Improving spectral library search by redefining similarity measures
Enright, Catherine G.
Madden, Michael G.
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Ankita Garg, Catherine G. Enright, Michael G. Madden (2015) 'Improving Spectral Library Search by Redefining Similarity Measures'. Journal Of Chemical Information And Modeling, 55 (5):963-971.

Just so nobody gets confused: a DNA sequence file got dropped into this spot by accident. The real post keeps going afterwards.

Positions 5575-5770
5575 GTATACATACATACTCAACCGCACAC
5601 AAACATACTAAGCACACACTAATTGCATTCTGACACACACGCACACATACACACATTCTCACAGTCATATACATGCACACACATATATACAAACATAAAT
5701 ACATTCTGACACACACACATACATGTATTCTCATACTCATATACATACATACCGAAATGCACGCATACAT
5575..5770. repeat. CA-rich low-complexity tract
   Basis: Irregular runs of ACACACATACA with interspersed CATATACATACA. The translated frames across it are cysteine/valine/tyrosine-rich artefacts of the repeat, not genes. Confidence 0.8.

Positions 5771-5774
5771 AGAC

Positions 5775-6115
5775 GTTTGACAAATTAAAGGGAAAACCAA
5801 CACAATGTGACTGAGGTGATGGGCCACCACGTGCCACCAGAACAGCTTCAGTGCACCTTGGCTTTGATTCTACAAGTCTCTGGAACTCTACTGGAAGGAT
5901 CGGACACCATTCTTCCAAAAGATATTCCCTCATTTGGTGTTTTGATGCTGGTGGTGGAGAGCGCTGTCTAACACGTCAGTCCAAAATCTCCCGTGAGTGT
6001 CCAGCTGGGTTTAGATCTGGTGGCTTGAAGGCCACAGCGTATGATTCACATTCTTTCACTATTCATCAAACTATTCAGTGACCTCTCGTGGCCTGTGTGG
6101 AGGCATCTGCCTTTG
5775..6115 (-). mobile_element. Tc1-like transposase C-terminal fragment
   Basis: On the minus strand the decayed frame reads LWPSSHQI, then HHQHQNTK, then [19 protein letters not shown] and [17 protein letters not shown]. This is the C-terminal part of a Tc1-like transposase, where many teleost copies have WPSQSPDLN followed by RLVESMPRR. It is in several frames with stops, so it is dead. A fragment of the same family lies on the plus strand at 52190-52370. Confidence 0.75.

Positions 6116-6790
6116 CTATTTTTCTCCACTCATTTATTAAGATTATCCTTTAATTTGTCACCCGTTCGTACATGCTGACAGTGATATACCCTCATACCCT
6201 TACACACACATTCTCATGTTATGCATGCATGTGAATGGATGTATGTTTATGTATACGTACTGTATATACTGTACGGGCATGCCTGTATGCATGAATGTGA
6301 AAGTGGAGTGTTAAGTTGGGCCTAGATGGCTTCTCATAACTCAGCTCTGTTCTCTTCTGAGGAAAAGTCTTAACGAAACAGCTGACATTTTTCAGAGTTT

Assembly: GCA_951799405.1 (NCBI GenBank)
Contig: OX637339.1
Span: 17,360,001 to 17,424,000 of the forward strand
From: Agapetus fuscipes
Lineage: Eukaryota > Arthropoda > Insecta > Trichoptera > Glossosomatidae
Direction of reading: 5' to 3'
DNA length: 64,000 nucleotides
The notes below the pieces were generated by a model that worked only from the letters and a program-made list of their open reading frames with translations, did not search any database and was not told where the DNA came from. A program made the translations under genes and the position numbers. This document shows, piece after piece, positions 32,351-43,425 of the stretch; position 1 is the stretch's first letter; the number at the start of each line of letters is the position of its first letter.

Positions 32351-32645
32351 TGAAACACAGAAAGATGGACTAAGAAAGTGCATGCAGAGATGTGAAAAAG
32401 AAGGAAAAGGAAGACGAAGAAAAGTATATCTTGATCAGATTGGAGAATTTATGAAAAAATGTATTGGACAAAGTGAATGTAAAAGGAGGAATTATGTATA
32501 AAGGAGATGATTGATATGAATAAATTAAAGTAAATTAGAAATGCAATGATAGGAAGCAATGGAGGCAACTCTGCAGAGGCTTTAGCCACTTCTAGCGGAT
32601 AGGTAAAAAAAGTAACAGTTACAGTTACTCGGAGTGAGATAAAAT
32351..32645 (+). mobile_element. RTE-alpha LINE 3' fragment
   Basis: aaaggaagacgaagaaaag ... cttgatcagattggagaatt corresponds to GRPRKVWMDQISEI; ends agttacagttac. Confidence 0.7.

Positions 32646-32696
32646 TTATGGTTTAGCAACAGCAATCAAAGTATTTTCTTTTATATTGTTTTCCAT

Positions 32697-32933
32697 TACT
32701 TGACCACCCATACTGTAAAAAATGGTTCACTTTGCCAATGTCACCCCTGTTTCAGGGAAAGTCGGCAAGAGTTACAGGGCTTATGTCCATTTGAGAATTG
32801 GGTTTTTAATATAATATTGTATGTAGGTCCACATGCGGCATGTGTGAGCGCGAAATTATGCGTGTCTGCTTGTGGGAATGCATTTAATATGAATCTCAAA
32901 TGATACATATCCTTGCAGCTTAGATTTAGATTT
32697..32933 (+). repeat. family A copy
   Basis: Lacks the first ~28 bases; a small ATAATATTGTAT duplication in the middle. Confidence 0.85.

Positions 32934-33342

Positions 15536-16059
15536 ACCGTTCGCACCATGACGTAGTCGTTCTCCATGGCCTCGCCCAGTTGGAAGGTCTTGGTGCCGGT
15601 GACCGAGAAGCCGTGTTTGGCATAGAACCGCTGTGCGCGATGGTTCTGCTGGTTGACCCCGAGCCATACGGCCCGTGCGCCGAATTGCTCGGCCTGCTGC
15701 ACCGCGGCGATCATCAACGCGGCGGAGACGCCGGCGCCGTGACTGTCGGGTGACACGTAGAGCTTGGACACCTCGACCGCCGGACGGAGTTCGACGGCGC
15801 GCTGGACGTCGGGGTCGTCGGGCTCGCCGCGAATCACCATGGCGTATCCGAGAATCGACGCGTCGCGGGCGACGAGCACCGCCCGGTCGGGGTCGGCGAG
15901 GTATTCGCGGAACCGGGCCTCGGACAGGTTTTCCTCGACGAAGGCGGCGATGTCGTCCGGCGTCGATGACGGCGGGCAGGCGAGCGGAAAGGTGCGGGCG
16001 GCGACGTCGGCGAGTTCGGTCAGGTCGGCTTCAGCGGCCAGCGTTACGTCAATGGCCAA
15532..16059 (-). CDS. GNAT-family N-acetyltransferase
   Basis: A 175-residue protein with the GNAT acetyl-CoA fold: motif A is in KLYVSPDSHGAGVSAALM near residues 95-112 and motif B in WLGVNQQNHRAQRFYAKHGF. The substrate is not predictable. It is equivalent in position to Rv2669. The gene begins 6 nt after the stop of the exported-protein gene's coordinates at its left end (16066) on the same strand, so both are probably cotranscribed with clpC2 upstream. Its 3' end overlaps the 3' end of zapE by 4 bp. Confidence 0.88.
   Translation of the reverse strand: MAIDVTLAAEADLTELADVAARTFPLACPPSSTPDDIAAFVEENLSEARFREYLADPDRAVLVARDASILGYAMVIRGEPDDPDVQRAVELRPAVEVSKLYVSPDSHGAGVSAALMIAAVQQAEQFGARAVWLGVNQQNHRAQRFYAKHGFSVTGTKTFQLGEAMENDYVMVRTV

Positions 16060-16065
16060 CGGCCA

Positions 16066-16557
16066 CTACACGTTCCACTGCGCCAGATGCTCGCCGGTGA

Similarity plays a central role in spectral library search. The goal of spectral library search is to identify those spectra in a reference library of known materials that most closely match an unknown query spectrum, on the assumption that this will allow us to identify the main constituent(s) of the query spectrum. The similarity measures used for this task in software and the academic literature are almost exclusively metrics, meaning that the measures obey the three axioms of metrics: (1) minimality; (2) symmetry; (3) triangle inequality. Consequently, they implicitly assume that the query spectrum is drawn from the same distribution as that of the reference library.In this paper, we demonstrate that this assumption is not necessary in practical spectral library search and that in fact it is often violated in practice. Although the reference library may be constructed carefully, it is generally impossible to guarantee that all future query spectra will be drawn from the same distribution as the reference library. Before evaluating different similarity measures, we need to understand how they define the relationship between spectra.In spectral library search, we often aim to find the constituent(s) of a mixture. We propose that rather than asking which reference library spectra are similar to the mixture, we should ask which of the reference library spectra are contained in the given query mixture. This question is inherently asymmetric. Therefore, we should adopt a nonmetric measure. To evaluate our hypothesis, we apply a nonmetric measure formulated by Tversky known as the Contrast Model and compare its performance to the well-known Jaccard similarity index metric on spectroscopic data sets. Our results show that the Tversky similarity measure yields better results than the Jaccard index.
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